Student Programs

  • 5000 Role Models of Excellence Program the 5000 Role Model of Excellence is a program designed to boost the self-image, increase social skills, and academic performance of targeted males, in part, by motivating them to interact with respected and successful men whose real-life accomplishments can inspire young males to succeed. Students are paired up with mentors and they meet bi-weekly to discuss academics, current teen issues, and world-wide issues. Students are recommended by their teachers, peers, counselors, and administrators. Students must have parental consent and meet all program requirements.

    gf_logo_copyGirlfriends of Pinellas County is a program designed to empower young ladies through academic support and mentorship. Students are provided with the resources, tools and guidance necessary to encourage self-discipline, positive behaviorism, and to cultivate high self-esteem and self-reliance. Mentors, community leaders, teachers and school administrators work closely with students to foster a supportive relationship through social growth. Students have an opportunity to participate in field trips that will enhance cultural awareness; community service learning projects are part of the program that builds a sense of citizenship and community pride. Parent participation is encouraged through parent/girl meetings and workshops. To find out more information or how you can be involved, contact Dr. Valerie Brimm @ 727-588-6245.

    Students Targeted for Educational Performance (S.T.E.P.) program is comprised of minority students who maintain a cumulative 2.5 or higher GPA and FCAT scores that fall within level 3 in reading and /or math. The S.T.E.P. program will provide a school-based supportive structure for minority students in order to optimize academic achievement through encouragement, support, and guidance.
    Please contact the S.T.E.P. Coordinator Keosha Simmons at (727) 588-6537 or simmonskeo@pcsb.org
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    Take Stock In Children Through the support of businesses, civic groups, a myriad of organizations and individuals who care enough to invest their resources in the future of our school children, the Pinellas Take Stock in Children Scholarship program, in partnership with the statewide Take Stock in Children program, is giving low-income students the opportunity to work toward the attainable goal of a college education. While TSIC provides those necessary college tuition funds, this comprehensive program offers so much more including mentors who provide inspiration and guidance and school-based ambassadors who monitor student progress and enhance student learning through enrichment activities.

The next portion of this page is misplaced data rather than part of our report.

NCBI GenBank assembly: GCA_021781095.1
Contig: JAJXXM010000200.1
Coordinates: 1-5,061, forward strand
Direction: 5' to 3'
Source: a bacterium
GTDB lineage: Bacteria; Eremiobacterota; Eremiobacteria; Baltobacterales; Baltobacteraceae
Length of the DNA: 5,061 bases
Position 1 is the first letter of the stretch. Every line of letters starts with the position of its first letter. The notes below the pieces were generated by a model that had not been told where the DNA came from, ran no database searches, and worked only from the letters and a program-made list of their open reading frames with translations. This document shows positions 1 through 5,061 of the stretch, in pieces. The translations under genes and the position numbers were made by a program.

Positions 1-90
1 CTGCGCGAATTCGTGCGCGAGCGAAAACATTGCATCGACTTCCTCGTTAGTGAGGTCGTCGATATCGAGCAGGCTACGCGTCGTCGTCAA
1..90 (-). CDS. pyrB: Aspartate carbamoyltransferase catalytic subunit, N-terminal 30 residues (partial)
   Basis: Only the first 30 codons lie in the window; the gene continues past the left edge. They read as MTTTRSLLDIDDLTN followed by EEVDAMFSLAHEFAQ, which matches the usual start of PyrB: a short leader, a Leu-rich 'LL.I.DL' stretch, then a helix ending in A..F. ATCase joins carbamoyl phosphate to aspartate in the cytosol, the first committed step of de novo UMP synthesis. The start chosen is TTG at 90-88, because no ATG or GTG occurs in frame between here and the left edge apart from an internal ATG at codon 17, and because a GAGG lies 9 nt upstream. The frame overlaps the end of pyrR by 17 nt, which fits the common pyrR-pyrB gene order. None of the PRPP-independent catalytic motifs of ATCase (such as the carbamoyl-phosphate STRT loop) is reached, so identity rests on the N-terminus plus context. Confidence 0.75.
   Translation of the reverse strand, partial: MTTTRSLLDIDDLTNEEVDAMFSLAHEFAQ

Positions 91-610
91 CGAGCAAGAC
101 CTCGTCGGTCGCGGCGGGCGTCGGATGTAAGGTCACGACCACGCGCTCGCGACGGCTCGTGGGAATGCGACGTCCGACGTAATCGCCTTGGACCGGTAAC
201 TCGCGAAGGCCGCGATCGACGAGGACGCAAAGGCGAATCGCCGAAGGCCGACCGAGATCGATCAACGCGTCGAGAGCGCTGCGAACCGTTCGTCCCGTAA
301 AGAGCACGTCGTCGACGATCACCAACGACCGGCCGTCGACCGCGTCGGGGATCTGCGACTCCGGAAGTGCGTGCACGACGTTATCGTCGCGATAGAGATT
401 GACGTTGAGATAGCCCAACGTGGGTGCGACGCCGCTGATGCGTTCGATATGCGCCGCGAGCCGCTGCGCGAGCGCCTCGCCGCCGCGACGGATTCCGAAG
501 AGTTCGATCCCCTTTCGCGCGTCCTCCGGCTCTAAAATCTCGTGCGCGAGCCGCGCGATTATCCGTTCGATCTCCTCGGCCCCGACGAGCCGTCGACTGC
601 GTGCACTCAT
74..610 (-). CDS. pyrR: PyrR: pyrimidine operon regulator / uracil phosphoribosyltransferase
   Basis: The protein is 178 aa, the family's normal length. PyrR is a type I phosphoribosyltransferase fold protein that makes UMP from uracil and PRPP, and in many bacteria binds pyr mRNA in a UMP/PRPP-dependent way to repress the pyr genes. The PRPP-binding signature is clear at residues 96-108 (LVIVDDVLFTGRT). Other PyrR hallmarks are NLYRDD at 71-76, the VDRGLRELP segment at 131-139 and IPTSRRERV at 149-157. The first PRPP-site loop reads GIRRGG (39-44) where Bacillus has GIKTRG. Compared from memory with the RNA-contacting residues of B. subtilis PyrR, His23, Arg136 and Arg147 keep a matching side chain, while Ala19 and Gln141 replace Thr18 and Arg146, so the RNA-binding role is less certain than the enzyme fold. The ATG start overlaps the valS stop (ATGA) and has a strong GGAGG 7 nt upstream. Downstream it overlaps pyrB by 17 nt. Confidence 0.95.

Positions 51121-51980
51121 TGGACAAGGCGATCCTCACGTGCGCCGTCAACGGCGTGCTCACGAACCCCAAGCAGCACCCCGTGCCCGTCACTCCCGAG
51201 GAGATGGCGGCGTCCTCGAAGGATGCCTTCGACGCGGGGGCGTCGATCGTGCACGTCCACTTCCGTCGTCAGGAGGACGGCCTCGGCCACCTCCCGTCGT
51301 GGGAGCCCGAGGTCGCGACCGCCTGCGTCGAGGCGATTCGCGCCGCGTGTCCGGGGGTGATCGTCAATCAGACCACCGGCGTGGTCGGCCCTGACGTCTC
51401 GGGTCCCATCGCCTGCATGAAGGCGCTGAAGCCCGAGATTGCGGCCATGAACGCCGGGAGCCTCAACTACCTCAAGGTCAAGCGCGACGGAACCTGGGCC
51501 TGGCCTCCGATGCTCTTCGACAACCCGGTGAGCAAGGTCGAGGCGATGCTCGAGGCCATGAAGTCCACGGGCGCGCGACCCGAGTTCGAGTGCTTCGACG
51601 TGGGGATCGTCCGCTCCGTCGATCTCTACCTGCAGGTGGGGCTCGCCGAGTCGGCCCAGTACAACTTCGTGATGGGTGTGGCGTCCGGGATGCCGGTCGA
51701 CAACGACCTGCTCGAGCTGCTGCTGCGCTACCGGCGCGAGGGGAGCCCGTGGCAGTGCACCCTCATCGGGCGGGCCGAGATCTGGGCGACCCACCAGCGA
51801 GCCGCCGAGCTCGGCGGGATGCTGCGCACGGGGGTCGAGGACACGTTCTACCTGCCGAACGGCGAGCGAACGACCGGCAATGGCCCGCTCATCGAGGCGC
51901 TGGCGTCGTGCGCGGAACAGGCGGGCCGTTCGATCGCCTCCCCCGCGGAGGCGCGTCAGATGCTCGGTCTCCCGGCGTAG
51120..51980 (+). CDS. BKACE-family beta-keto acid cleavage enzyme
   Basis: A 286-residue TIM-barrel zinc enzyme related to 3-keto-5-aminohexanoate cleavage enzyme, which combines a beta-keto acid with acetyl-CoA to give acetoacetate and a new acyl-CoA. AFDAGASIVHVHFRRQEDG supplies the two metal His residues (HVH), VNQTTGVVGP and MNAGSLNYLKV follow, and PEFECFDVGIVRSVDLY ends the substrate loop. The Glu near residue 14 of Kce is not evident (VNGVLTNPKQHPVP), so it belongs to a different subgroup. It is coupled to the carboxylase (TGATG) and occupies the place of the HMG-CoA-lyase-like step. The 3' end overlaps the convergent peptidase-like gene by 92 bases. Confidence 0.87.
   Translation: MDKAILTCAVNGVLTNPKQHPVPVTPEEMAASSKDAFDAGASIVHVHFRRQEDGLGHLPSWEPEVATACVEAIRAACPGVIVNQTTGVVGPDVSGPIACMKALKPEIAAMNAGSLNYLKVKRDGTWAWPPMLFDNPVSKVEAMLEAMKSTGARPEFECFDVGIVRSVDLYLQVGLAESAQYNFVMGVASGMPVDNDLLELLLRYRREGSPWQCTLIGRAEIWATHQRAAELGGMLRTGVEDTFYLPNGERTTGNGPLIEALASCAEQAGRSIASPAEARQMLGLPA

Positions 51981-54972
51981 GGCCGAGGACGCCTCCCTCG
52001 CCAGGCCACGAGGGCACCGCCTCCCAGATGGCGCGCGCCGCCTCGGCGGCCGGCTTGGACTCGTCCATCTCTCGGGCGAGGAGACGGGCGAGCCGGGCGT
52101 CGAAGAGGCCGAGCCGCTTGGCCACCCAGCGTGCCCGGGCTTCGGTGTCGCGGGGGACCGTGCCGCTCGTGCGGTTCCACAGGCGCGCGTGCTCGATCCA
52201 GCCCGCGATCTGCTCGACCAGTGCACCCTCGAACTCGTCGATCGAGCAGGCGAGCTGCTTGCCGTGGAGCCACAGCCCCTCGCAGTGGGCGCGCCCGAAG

Students may be nominated for a TSIC Scholarship in grades 6 - 10. If awarded, they will receive the opportunity for a two-year college tuition scholarship or technical school training by fulfilling a contractual obligation to attend school regularly, meet with a mentor on a scheduled basis, maintain at least a "C" in all classes, study for tests, complete homework assignments and remain crime and drug free.

    • Currently, there are more than 1,450 TSIC graduates that are now achieving success at many of our Florida colleges and universities.
    • There are approximately 40,000 students in Pinellas County who are eligible for TSIC Scholarships.

    For more information go to http://www.pinellaseducation.org

     
    Joseph L. Carwise Minority Achievement Award- students in North Pinellas are00439506 selected by their administrator, teachers, or counselor to receive the Joseph L. Carwise Achievement Award. This award is given to students who have maintained high academic performance and displayed exemplary character throughout the year. Minority seniors have an opportunity to apply for the Joseph L. Carwise scholarship that is awarded to two students each year.
     
    Vryle Davis Minority Achievement Award- students in South Pinellas are selected by their administrator, teachers, or counselor to receive this award.  The awards program is named after the late Vyrle Davis, a 40-year Pinellas County educator. He began his career in 1960 at 16th Street Elementary and Junior High, which is now John Hopkins Middle School. During his career, Davis served as an assistant principal at Gibbs High School and principal at St. Petersburg High School. In 1986, Davis was named the county’s first African American area superintendent. He remained in that role until he retired in 1995.
     
    For more information on Student Programs within Pinellas County Schools or to sponsor a student program please contact the Office of Strategic Partnerships at (727) 588-6405 or email us at volunteers@pcsb.orgThis e-mail address is being protected from spambots. You need JavaScript enabled to view it .

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